During a speech on inflation and Fed policy at UMass Amherst on Thursday, Federal Reserve Chair Janet Yellen indicated that she and other Federal Open Market Committee members want to raise interest rates by the end of the year.
Her presentation included 9 charts examining different aspects of inflation. And while she said she expects inflation to return to the Fed’s target of 2% annual growth, one chart illustrated the unpredictability of achieving that goal.
The chart, which Yellen said “may be instructive,” shows the difference between the consensus forecast for long-term inflation for Japan against the country’s actual inflation over the same timeframe.
While expectations for inflation between 1991 and 2015 were positive, the country experienced slight deflation from around 2001 onward, only recently returning to positive price inflation.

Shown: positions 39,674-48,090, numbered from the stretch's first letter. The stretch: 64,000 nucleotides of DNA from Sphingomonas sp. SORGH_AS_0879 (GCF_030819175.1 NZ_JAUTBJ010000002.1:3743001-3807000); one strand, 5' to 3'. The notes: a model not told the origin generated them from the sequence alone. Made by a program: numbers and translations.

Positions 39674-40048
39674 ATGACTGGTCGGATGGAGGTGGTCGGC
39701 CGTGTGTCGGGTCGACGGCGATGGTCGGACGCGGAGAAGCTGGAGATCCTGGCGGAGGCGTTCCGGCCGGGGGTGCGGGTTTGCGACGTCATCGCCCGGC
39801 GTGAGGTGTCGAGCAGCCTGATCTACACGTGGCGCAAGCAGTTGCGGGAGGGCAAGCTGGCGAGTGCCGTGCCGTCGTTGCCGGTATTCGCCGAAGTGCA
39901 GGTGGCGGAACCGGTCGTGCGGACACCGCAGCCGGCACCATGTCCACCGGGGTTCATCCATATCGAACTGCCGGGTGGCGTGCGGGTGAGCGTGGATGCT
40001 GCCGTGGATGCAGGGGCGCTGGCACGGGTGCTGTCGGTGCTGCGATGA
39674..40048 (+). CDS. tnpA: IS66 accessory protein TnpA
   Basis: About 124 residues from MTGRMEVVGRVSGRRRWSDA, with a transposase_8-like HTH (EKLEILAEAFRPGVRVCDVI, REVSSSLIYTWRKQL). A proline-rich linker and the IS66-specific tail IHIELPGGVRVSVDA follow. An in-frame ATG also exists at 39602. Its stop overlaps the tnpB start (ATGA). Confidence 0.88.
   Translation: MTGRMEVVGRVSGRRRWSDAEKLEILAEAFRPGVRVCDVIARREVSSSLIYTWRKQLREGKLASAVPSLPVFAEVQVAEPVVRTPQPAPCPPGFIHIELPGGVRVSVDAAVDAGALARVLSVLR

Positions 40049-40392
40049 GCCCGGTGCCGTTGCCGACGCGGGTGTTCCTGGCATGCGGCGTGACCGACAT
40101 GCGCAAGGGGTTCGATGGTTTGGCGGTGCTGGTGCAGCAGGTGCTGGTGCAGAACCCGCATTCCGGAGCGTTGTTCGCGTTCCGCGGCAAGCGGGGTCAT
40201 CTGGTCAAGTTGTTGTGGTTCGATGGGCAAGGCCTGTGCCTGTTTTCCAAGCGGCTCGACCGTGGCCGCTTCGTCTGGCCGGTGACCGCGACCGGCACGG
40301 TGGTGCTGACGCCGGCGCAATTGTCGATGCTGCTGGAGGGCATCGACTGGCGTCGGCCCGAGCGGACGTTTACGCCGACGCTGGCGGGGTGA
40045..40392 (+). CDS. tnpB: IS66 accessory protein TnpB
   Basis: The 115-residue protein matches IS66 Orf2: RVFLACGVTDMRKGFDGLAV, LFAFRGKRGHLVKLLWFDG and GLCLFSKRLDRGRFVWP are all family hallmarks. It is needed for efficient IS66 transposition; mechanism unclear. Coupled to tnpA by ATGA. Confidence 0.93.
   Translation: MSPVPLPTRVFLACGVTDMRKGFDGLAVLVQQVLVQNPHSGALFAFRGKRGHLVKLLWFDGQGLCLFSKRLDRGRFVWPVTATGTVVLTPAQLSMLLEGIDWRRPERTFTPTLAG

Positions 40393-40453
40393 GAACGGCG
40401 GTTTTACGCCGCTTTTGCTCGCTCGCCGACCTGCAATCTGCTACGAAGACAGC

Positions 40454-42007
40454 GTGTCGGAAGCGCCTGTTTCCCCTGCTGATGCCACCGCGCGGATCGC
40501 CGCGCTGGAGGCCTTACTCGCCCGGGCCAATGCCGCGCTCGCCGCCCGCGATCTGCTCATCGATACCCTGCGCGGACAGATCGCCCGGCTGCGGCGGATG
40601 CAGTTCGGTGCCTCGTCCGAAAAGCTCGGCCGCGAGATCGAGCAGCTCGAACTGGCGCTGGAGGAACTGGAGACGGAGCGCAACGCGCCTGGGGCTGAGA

Yellen says this sort of unexpected deflation would be a worrying for the Fed.
“The explanation for the persistent divergence between actual and expected inflation in Japan is not clear, but I believe that it illustrates a problem faced by all central banks: Economists’ understanding of the dynamics of inflation is far from perfect,” she said. “Reflecting that limited understanding, the predictions of our models often err, sometimes significantly so. Accordingly, inflation may rise more slowly or rapidly than the Committee currently anticipates; should such a development occur, we would need to adjust the stance of policy in response.“
Also of note, the Bank of Japan also has a target of 2% inflation, and have pushed back their target to meeting that goal to mid-year 2016.
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